Chinese director Diao Yinan’s manhunt thriller The Wild Goose Lake is a tour de force of directing, with just about every scene a demonstration of how you can elevate familiar, even dodgy material through the imagination and power of your staging. I might stump for Diao in this category on the basis of the umbrella fight scene alone.
For a while, I was convinced that Almodóvar had the Palme in the bag for his personal, fictionalized drama about an aging film director looking back on his life and past loves. Then a bunch of worthier films premiered. Now it seems more likely that the jury will honor Pain And Glory with a prize for its star, Antonio Banderas, stretching far out of his comfort zone to embody the spirit, and not just the famous hairdo, of his long-time collaborator.
If the Academy had just held its horses for a few more years, they could have finally given Leonardo DiCaprio his Oscar for a much worthier role than The Revenant: his tragicomic work in Once Upon A Time… In Hollywood, which didn’t require eating a raw liver but does find him locating heretofore untapped reservoirs of wounded pride, while also allowing him to joyfully showboat in the episodes-within-the-movie. Come to think, Brad Pitt is pretty spectacular in this film, too.
If Portrait Of A Lady On Fire doesn’t win the Palme, it will almost certainly nab Noémie Merlant and Adèle Haenel a shared prize for the duet of words and glimpses they perform together in it. But since I’m banking on it taking home the big one, I suspect that Debbie Honeywood, who plays a hardworking contract nurse trying to balance her demanding work life against her tumultuous home life, could add Sorry We Missed You to the list of Ken Loach movies taking home prizes at Cannes.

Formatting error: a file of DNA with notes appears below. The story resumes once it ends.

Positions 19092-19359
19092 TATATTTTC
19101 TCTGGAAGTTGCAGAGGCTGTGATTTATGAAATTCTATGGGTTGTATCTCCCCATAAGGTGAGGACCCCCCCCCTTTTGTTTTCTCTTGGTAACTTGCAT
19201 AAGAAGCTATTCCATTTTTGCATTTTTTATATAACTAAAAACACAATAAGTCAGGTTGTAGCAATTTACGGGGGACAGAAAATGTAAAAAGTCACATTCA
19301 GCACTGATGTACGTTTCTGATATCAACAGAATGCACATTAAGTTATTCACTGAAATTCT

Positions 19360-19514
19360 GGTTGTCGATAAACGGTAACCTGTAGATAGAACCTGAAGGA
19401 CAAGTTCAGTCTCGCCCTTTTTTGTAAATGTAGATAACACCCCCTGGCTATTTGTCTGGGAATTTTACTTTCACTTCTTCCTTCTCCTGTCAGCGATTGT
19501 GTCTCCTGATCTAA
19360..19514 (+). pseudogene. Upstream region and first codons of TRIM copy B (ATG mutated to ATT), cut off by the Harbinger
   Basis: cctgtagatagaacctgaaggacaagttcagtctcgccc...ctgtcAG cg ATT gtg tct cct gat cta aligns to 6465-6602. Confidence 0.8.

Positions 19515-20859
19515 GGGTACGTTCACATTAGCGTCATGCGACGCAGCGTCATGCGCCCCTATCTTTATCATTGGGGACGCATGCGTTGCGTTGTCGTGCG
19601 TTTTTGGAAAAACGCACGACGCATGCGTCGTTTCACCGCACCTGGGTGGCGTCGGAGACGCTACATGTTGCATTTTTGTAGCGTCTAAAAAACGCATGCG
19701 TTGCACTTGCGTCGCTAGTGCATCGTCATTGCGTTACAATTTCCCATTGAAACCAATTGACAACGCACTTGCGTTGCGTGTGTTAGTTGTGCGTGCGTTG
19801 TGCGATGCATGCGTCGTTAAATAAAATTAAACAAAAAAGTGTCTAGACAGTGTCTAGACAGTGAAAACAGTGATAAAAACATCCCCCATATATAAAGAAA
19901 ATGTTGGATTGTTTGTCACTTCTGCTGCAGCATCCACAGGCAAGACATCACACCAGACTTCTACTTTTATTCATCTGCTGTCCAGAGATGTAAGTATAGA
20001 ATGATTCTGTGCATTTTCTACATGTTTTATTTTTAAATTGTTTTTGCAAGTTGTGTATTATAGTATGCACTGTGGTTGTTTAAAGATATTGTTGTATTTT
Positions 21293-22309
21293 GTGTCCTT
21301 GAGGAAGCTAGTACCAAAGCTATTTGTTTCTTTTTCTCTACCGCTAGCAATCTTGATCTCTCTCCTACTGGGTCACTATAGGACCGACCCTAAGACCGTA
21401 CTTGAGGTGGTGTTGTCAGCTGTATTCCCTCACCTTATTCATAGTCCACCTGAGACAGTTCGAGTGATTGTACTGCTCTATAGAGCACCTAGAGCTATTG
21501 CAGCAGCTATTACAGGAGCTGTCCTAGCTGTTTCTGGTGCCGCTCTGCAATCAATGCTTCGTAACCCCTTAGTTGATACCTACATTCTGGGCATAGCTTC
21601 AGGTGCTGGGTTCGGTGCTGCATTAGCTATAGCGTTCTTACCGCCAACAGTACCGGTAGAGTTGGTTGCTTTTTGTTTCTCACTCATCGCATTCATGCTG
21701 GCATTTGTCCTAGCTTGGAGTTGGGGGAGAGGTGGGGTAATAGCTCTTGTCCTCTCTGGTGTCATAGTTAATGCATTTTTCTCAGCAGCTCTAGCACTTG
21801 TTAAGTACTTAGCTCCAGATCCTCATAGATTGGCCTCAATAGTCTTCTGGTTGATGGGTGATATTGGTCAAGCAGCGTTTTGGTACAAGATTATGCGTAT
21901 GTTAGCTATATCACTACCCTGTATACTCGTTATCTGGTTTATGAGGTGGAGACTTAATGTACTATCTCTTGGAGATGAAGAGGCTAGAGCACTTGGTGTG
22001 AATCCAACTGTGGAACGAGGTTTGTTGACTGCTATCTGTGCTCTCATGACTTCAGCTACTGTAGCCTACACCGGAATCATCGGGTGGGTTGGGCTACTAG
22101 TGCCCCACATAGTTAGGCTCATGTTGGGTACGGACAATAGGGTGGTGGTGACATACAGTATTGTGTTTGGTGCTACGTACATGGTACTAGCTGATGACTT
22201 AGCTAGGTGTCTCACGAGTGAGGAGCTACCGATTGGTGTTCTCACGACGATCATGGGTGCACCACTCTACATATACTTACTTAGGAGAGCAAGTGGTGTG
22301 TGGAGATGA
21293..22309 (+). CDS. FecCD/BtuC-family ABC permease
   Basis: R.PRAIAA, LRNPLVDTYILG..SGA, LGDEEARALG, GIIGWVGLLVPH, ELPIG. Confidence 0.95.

This year’s Cannes lineup didn’t offer a bounty of great roles for women (again, outside Portrait Of A Lady On Fire). But I was impressed with the crucial, very carefully modulated dread and uncertainty Emily Beecham brings to Little Joe, an unnerving sci-fi allegory that deserved a stronger reception than what it received on the Croisette. Acting prizes rarely go to performances this offbeat and restrained, but maybe they should.
Essentially a wild card, the Jury Prize can serve multiple functions—it can be, for example, a place to honor an additional performance or craftsperson from a competition title. Usually, though, the jury tends to just treat it like third place, sometimes with a special focus on films by promising up-and-comers. This year, that makes it the likeliest place for Mati Diop to win some love for her feature directorial debut, Atlantics.
Bacurau is such a bugfuck blast of unexpected B-movie mayhem, but with the revolutionary politics of its makers woven throughout, that I’d love to see it overcome genre bias to add a little genre insanity to the winner’s circle—especially this year.
It would be strange if the highly acclaimed Parasite didn’t pick up something. And Bong’s script is terrific and nimble, lacing some genuine economic outrage into its unpredictable machinations.
It’s not the deepest film in competition by a long shot, but Corneliu Porumboiu’s major departure into breezy crime fiction, The Whistlers, is a lot of chronologically complicated fun—and its unexpected pleasures begin right there on the page.